Recognizing God in nature

{mosimage}For many of us summer is our peak time of interaction with nature. We spend more time than ever outdoors, enjoying activities such as gardening, visiting local parks, going to the beach, attending sporting events, picnicking, hiking, cycling, attending outdoor concerts and festivals, stargazing and vacationing in the woods or by the water. We also enjoy the many fresh flowers, fruits and vegetables available locally, some perhaps from our own garden.

Unfortunately, this is also the time of year when our consumption of — and damage to — Earth’s resources tends to be highest, due to often excessive lawn and garden watering and car washing, increased car travel (day tripping or driving back and forth to the cottage) and use of pesticides, gas-powered lawn mowers, air conditioners and motorboats, among other things.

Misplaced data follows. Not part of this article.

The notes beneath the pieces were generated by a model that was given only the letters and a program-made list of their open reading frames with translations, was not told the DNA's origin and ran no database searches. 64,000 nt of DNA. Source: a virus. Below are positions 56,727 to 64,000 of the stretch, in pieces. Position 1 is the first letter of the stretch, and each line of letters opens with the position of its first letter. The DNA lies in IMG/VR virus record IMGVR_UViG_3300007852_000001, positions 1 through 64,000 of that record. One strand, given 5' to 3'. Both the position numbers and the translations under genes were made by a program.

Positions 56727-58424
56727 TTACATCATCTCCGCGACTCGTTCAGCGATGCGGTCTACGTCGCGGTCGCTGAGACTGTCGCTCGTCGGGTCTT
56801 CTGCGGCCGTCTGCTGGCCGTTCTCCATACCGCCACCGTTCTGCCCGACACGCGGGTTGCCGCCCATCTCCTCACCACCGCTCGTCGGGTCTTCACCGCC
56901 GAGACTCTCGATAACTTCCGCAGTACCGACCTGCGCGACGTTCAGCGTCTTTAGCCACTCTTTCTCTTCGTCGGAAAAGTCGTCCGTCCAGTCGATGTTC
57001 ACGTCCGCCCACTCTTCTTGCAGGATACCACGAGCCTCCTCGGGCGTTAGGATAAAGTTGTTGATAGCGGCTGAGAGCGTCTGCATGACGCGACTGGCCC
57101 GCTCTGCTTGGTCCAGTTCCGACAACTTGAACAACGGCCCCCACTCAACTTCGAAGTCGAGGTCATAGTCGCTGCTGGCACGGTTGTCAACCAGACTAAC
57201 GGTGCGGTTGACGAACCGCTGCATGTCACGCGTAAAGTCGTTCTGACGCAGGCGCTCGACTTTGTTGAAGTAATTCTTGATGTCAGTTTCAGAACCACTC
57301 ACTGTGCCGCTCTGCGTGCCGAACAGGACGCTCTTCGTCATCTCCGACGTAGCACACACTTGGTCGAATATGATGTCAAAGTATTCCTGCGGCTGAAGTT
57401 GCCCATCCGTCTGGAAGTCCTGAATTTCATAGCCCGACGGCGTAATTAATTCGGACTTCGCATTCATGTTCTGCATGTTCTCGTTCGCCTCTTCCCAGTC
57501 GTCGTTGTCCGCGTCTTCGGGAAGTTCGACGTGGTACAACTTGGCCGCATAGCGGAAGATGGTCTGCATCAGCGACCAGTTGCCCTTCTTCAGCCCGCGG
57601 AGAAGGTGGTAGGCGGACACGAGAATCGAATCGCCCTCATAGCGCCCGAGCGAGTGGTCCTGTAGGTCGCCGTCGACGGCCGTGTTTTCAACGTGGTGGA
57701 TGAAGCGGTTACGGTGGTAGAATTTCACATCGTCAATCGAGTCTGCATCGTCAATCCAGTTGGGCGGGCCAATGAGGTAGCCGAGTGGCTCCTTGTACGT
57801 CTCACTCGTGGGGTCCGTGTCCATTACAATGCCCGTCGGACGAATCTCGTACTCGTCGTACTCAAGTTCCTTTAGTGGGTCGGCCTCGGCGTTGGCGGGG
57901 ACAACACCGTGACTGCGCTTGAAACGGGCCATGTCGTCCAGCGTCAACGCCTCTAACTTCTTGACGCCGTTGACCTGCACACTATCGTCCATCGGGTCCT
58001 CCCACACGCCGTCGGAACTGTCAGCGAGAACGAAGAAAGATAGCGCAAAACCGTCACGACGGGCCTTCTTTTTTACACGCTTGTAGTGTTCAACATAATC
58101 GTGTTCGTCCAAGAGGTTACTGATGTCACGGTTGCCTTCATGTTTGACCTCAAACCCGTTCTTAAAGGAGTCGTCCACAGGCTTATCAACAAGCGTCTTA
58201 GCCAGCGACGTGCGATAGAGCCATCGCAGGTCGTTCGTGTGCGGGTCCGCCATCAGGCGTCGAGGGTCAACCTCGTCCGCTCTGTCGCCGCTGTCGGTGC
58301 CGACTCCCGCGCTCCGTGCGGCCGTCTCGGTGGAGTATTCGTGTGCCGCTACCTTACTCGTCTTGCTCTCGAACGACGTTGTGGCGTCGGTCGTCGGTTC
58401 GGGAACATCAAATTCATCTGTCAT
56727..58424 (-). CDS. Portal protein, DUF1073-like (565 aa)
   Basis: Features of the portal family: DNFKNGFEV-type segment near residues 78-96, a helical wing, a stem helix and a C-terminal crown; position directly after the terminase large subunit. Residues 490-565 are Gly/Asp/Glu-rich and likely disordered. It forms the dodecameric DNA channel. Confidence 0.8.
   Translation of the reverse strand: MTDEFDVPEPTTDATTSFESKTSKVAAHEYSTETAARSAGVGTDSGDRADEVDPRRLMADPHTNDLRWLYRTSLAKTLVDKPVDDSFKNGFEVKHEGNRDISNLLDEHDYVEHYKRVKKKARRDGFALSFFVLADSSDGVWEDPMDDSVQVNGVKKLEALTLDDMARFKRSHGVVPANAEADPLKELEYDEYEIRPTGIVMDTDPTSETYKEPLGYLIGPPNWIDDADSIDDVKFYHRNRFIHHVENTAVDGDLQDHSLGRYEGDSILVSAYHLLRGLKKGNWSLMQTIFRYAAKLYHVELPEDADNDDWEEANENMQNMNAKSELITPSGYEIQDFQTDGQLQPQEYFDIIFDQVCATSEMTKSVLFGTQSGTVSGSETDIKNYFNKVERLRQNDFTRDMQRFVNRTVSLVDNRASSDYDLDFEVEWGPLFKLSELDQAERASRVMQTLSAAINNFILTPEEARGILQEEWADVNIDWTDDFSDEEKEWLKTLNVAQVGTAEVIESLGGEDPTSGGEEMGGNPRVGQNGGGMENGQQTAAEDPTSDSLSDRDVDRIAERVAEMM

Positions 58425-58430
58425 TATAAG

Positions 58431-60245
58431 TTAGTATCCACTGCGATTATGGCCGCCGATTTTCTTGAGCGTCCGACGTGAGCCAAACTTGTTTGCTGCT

Episcopal Church troubles pain me

{mosimage}One of the most painful events of my summer so far has been watching the Episcopal Church in the United States stab itself in the heart.

This church was my spiritual home before I came to Canada in 1969. It was a good one to be in during my young years: biblical, yet theologically imaginative, rooted in Christian traditions far older than the English Reformation, blessed with splendid liturgy and a rich heritage of devotion. If I am not an Anglican today, it’s because I ceased to find that rootedness in Scripture and tradition in American or Canadian Anglicanism, and found it in the Catholic Church.

Dialogue between adversaries is essential

{mosimage}“A soft answer turns away wrath: but grievous words stir up anger. A Proverb for our times.